Futurama We Hardly Knew Ye

It’s hard to believe that with the long-running sitcom “The Simpsons” creator Matt Groening had any time for another show. Much less the time to lose that show, create 4 straight-to-DVD movies and revive that show years later. “Futurama” is pretty much the little engine that could of TV shows, and with good reason. I know some of you out there may be thinking “Yeah, but ‘Family Guy’ did the same thing” and I’ll give you that, but let’s be realistic, “Family Guy” has suffered its fair share of ups and downs in that time and it seems pretty clear, to me at least, that McFarlane’s putting in his time elsewhere.

But with “Futurama”, the show never really seemed tired. Sure, it recycled some gags but that’s a staple of television. “Futurama” introduced audiences to a new world and a variety of characters that sort of grew close over the years, as strange as it may sound. It eventually became the highlight of my Sunday night line-up as a kid, eventually taking over the spot where “The Simpsons” used to be. Granted, I’m not sure I got all of it when I first watched it, but hey, that’s the great thing about TV on DVD.

One of the things that always struck me about “Futurama” was the way that it could shift in tonality. The world of cartoons is often an under-appreciated one, but for all of its many quality attributes, it typically has one fatal flaw, and that is its flatness. Like I said, typically, but certainly not all the time. “Futurama” is one of those cartoons that kept you on your toes. It was always consistent in its storytelling and its characters, but every so often, they’d have an episode that would just about bring you to tears. “Luck of the Fryrish” is one or the episode about his dog? They’re almost too emotional to relive. Well, that may be a bit melodramatic, but they get to me. You never really could tell because some would be absolutely hilarious and then they’d turn around at the last second and get you all choked up. It was that kind of dimensionality that stands as a testament to a great series.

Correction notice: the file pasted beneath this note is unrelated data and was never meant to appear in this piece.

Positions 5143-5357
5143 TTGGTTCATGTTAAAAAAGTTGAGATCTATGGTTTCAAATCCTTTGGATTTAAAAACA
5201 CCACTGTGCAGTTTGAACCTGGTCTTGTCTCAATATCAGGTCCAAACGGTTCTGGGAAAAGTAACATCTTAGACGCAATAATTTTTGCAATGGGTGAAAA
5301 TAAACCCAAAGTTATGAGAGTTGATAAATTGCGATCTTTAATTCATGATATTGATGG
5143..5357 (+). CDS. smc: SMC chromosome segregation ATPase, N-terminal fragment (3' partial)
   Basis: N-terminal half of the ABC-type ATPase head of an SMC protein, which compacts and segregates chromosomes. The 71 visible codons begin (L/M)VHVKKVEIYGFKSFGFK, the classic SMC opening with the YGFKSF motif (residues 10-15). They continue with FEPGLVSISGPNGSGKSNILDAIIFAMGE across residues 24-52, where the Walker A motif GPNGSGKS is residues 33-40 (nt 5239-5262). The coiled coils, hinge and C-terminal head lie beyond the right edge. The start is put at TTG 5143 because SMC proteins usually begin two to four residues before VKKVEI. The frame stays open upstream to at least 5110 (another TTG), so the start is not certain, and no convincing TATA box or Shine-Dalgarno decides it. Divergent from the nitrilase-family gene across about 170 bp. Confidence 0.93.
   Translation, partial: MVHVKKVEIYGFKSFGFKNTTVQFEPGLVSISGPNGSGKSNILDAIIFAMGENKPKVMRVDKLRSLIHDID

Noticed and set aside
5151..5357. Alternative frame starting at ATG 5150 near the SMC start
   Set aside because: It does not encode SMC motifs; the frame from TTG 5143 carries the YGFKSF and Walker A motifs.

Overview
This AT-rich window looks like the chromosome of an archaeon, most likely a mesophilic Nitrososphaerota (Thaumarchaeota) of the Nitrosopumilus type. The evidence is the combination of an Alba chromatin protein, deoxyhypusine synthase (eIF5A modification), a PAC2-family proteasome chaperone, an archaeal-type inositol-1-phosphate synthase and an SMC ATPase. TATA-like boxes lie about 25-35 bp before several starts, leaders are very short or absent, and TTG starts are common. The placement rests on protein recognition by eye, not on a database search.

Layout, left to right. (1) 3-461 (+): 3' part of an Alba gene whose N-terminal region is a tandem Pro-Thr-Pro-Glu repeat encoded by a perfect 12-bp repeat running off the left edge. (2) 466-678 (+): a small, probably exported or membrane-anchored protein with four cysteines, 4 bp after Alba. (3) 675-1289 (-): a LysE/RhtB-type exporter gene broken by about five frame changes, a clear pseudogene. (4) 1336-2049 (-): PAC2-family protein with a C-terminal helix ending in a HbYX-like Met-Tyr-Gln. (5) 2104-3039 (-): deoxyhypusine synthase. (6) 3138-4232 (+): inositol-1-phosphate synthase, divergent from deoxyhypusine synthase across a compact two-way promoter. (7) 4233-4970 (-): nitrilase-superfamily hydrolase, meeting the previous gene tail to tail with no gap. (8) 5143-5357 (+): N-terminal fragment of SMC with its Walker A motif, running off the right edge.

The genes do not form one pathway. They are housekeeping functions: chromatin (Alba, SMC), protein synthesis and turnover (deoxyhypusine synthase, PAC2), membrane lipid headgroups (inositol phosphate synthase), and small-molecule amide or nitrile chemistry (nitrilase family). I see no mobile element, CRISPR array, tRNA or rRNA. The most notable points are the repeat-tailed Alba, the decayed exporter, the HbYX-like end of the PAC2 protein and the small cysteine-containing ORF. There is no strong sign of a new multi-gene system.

Another thing, because let’s be real I could never handle sci-fi, is that this show totally transcends all the stigmas of the sci-fi genre. Sure, there are some episodes that lay it on thick, but first and foremost, it’s an enjoyable experience. It seems like there’s a little bit there for everyone because there are definitely some “in” jokes aimed at sci-fi fans, but the majority is lowest common denominator sort of stuff. Normally, the term “lowest common denominator” is insulting, but with “Futurama” it’s what kept me coming back for more. If they’d thrown all the material straight to the fanboys, I’d have been over my head, but thankfully, “Futurama” had a host of dumb characters who needed things explained to them… kind of like me, the dumb, non-sci-fi kid watching at home.

On one hand, I’m glad to be getting my beloved TV characters back, but I’ll reserve further judgment till I actually see the new episodes air. Until then, I guess I’ll keep re-watching my “Futurama” DVDs to tide me over like I’ve been doing for years.

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